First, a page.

BPMN vs BPEL: Are We Still Debating This?

Active Endpoints' Alex Neihaus points me to a post by his CTO Michael Rowley entitled "Which is simpler: BPMN or BPEL?" I'm groaning before I even read it, because I know where Michael is headed. Right off a cliff, in my view.

Their product ActiveVOS is one of the first to support BPMN 2.0 diagrams, but they use it to create BPEL. Such a use was actually anticipated by the developers of BPMN 2.0 - IBM, Oracle, and SAP - all of which have been shipping BPEL engines for some time. So that's not such a big deal, and Michael doesn't really need to defend doing it. Saying it's a "simpler" way to go than executable BPMN 2.0, however, is a stretch.

Simpler for whom? When you sort it all out, he's actually saying BPEL is simpler for an engine vendor because it doesn't have overlapping or alternative constructs like BPMN does. No one would argue with that, but who cares? No engine vendor is going to support every possible BPMN 2.0 element and attribute called out in the metamodel. And I'm not saying just in the first release. Not ever. In that sense, BPMN 2.0 is not a self-contained execution language like BPEL is.

However, for process modelers, and even for executable process designers, there's no way BPEL execution makes BPMN modeling "simpler." That's because the subset of BPMN supported with BPEL execution excludes the very features that make BPMN attractive to business-oriented modelers in the first place: things like freeform looping back to a previous step in the flow. BPEL is inherently block oriented, like a computer program, while BPMN is inherently graph oriented, like a flowchart.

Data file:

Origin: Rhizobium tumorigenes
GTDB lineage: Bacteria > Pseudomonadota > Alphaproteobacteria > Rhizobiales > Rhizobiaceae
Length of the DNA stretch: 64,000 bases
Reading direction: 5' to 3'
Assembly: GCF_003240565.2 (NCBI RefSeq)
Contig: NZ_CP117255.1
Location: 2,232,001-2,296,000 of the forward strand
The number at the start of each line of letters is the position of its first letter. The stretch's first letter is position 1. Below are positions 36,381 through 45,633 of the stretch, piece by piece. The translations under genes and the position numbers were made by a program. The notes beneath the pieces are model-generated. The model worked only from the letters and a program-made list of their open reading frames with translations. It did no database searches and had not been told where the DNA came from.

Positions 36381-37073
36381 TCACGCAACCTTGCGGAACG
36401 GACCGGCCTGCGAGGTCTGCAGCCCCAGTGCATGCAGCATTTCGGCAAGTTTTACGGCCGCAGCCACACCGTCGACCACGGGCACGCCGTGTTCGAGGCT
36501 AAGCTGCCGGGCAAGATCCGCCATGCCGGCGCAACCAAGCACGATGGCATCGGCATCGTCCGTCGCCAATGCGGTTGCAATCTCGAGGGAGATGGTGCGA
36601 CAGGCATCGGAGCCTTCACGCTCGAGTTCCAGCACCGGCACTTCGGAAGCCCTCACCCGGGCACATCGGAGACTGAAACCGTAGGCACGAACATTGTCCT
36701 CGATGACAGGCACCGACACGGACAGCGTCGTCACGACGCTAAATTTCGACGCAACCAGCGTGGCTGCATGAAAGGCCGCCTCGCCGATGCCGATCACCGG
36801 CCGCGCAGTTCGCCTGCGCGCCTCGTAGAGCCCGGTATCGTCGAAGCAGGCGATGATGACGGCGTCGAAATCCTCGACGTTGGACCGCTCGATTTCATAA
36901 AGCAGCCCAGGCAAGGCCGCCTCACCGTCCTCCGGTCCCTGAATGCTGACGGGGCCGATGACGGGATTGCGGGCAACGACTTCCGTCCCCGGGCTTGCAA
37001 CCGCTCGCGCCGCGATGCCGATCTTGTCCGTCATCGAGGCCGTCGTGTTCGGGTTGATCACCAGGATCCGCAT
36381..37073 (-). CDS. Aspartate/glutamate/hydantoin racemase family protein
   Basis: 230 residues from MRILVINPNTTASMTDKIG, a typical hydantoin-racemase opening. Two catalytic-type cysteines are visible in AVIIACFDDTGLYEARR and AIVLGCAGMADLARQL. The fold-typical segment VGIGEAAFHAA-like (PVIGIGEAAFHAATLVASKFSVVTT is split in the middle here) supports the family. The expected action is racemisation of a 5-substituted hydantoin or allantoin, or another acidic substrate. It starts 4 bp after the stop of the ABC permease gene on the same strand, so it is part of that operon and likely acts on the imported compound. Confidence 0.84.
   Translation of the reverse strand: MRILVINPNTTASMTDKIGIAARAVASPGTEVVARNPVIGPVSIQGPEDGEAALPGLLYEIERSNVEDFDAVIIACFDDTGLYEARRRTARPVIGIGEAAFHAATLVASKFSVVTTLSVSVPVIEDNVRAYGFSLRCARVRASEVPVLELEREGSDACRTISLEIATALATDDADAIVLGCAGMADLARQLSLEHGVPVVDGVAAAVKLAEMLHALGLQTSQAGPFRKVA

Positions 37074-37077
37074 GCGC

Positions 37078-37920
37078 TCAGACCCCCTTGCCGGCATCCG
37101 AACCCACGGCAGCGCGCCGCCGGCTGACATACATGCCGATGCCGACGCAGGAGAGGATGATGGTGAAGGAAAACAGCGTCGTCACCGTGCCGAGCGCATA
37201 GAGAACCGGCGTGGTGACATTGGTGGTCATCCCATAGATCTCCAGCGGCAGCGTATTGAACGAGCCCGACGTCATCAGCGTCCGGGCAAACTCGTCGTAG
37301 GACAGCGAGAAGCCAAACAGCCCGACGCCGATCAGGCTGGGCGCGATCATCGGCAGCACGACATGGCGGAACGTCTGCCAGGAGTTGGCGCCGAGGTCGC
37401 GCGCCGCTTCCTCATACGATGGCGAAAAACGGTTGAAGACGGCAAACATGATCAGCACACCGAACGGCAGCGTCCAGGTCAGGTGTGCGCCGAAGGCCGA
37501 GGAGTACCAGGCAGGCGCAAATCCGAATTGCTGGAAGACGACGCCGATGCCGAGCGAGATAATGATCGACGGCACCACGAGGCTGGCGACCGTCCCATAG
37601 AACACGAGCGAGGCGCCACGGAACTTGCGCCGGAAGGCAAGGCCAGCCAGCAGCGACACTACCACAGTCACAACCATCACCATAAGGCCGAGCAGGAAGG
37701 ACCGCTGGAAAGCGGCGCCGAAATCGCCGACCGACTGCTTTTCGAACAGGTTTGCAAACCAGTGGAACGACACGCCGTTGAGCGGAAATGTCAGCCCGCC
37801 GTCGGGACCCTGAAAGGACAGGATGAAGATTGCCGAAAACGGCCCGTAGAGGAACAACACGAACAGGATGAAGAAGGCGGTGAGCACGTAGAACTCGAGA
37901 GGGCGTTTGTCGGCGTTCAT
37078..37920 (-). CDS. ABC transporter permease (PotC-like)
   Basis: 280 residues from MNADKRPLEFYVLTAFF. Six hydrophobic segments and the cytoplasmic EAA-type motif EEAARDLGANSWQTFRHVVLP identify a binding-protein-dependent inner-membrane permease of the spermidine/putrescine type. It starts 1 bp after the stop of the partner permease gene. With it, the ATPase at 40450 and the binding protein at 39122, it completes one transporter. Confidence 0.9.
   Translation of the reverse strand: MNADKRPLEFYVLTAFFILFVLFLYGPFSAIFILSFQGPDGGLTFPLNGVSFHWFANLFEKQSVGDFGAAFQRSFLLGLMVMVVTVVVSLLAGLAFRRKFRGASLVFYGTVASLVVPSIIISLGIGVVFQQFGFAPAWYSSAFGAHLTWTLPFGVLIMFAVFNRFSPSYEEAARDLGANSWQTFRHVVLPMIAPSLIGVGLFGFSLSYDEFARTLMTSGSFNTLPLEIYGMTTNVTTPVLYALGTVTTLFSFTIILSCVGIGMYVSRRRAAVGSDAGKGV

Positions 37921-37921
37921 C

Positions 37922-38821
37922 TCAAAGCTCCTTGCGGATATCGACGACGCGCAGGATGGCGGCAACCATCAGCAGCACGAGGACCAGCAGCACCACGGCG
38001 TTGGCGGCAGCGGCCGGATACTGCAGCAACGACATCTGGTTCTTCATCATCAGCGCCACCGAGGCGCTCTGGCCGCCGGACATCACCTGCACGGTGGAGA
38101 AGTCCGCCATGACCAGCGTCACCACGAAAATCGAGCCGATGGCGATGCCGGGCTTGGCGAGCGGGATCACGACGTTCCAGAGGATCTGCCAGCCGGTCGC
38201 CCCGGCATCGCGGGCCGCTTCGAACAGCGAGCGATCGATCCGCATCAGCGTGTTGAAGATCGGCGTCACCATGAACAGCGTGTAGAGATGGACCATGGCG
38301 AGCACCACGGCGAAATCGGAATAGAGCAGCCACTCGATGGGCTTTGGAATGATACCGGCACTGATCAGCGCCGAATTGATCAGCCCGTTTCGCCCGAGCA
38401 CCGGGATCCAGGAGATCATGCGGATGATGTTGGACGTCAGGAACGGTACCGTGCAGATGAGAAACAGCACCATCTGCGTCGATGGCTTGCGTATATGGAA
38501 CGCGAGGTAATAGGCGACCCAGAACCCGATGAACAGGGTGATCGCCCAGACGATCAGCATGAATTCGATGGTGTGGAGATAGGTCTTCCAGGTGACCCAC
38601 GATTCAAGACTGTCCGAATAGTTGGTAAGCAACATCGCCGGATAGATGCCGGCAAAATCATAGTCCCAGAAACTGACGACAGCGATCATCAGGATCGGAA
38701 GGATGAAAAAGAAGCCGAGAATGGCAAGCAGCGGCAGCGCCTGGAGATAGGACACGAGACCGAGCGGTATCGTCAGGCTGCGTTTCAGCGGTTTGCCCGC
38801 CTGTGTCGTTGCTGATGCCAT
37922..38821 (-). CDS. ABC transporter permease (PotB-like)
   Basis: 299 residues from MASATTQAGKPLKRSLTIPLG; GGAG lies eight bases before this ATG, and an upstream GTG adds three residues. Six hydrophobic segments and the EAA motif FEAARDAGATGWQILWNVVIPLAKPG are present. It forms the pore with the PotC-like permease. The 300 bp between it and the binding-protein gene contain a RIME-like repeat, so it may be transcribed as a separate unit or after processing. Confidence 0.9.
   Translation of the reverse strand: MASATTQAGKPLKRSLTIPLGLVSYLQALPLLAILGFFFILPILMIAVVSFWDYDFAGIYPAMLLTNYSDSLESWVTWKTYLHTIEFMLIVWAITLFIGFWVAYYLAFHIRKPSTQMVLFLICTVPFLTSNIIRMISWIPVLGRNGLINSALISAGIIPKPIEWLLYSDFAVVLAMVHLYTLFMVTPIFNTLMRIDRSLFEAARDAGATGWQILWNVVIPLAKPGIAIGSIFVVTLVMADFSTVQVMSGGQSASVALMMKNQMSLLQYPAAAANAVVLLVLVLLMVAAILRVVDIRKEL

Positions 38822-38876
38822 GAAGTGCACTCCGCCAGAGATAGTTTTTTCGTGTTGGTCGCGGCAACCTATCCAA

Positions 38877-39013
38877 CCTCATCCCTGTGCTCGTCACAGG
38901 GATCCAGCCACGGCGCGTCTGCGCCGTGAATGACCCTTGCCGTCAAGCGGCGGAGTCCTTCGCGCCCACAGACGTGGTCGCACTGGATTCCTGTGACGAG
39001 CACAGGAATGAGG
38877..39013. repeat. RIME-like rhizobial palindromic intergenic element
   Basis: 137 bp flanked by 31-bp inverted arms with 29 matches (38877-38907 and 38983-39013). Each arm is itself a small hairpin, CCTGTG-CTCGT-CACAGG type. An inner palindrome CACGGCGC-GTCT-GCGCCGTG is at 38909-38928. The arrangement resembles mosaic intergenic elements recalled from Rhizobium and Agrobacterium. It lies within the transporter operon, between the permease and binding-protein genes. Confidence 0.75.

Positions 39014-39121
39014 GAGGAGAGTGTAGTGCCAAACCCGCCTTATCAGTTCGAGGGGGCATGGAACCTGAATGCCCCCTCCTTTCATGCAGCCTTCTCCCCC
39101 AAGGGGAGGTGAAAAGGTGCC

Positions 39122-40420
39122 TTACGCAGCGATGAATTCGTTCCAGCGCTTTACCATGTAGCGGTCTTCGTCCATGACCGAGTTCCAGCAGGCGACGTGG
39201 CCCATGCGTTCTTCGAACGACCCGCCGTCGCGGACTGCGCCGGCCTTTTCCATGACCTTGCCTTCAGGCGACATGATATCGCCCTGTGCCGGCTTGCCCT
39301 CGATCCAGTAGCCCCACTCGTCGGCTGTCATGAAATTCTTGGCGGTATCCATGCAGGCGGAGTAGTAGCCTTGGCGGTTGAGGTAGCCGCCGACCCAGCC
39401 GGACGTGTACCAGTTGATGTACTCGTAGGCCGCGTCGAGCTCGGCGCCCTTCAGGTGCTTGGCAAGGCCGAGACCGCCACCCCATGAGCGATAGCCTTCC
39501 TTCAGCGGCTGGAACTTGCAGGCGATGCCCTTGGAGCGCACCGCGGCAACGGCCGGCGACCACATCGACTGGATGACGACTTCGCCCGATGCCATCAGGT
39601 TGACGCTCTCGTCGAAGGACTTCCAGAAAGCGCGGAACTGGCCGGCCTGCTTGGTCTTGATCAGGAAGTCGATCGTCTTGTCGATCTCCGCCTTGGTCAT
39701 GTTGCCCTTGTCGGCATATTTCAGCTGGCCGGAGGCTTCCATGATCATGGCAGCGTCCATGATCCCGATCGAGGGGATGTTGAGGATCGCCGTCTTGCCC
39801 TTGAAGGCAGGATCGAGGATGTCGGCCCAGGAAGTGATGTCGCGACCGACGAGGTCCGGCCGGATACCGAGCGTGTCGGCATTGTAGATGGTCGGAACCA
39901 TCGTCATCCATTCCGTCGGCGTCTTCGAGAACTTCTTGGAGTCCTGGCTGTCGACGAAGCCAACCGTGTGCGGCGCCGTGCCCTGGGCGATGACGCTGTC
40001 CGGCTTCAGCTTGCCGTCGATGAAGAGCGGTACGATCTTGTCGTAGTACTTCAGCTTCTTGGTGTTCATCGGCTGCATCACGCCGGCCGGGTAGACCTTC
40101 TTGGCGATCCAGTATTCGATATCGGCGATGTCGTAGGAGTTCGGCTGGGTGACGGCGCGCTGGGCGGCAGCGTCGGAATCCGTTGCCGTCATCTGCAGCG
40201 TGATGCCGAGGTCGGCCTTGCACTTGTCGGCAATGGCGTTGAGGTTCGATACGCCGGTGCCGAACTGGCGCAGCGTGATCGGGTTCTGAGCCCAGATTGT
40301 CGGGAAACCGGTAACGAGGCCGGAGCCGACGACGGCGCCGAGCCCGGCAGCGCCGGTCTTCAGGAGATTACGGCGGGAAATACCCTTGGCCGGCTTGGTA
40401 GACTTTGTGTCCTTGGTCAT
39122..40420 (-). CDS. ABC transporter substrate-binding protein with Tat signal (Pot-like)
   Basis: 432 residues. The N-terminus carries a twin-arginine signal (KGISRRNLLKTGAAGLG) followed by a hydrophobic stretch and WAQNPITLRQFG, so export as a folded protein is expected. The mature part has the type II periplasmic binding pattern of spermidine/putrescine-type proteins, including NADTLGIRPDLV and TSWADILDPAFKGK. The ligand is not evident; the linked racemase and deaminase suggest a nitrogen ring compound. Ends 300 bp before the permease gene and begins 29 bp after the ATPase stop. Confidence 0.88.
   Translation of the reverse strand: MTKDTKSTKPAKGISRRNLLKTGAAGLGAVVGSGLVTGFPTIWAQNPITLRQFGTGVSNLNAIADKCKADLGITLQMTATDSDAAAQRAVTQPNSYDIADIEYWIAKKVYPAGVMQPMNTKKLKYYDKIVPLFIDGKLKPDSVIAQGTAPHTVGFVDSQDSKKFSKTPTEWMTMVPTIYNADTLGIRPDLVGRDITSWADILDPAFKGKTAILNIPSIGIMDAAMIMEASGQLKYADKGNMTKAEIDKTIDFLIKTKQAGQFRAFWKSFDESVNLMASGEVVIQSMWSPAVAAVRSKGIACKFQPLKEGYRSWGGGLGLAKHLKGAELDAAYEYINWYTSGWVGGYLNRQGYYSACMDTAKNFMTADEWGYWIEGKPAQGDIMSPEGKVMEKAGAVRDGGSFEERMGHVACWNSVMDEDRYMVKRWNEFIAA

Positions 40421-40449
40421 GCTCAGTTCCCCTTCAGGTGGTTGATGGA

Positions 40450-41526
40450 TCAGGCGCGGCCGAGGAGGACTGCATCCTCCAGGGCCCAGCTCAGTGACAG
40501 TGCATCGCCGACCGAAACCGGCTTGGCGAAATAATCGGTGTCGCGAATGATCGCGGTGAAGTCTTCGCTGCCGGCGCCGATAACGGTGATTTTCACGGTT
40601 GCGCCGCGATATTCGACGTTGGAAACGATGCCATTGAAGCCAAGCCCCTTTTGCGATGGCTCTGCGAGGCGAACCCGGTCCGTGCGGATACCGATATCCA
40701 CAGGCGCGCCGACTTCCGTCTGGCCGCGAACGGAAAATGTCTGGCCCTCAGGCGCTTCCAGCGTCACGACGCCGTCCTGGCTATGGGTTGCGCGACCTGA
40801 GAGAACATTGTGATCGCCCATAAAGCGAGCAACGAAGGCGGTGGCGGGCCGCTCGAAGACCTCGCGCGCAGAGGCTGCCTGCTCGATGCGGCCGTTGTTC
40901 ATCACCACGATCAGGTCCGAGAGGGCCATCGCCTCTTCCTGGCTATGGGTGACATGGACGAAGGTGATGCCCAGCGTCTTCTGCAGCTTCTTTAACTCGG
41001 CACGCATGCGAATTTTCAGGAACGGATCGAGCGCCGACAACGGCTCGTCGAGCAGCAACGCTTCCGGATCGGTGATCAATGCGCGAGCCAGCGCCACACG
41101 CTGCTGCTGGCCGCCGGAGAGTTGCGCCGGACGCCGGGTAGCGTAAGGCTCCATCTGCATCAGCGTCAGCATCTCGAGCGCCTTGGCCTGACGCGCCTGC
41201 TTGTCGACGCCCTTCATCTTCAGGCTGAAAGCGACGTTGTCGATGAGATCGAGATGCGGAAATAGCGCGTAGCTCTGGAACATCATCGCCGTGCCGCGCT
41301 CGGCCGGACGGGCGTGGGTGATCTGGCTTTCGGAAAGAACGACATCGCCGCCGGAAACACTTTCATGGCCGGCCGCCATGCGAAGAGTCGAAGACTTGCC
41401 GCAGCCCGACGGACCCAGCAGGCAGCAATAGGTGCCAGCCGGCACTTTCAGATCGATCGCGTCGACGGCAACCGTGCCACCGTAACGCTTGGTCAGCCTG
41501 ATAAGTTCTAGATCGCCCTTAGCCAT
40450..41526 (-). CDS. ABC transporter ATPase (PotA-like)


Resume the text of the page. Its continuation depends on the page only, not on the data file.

In the BPEL mapping section of BPMN 2.0, the spec describes "basic mapping" of block-oriented BPMN. Then follows a section on "extended mapping" where the BPMN does not conform to BPEL's natural block structure. The spec essentially says here engine vendors are on their own, noting "in many cases there is no preferred single mapping of a particular block, but rather, multiple WS-BPEL patterns are possible to map that block to."

Freeform loopbacks are a prime example. They typically describe what BPEL calls "interleaved loop" structures. To map these to BPEL, the BPMN spec says the following:

The looping section of the Process, where the loops first merge back (upstream) into the flow until all paths have merged back to Normal Flow, shall be separated from the main WSBPEL process into a set of derived processes that will spawn each other until all the looping conditions are satisfied.The section of the process that is removed will be replaced by a (one-way) invoke to spawn the process, followed by a receive to accept the message that the looping sections have completed and the main process can continue.
In other words, just to support freeform routing in the diagram, a single BPMN process must be split into multiple BPEL processes that signal to each other through messages. Is this simpler? No I don't think so.

Over the past year, engineers at Oracle and IBM have been making changes to their process engines precisely to break out of the BPEL box, not just to better handle BPMN constructs like OR gateways, boundary events, and sequence flow loopbacks, but ad-hoc behavior as well. If BPEL were adequate to execute processes the way business wants to model them, it would have become the BPM runtime standard. It hasn't.